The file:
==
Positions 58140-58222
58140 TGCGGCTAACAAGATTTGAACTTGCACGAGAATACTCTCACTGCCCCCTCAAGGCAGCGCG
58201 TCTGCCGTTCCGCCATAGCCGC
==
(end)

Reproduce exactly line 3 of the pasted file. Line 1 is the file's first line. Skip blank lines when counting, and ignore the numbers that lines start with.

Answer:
58201 TCTGCCGTTCCGCCATAGCCGC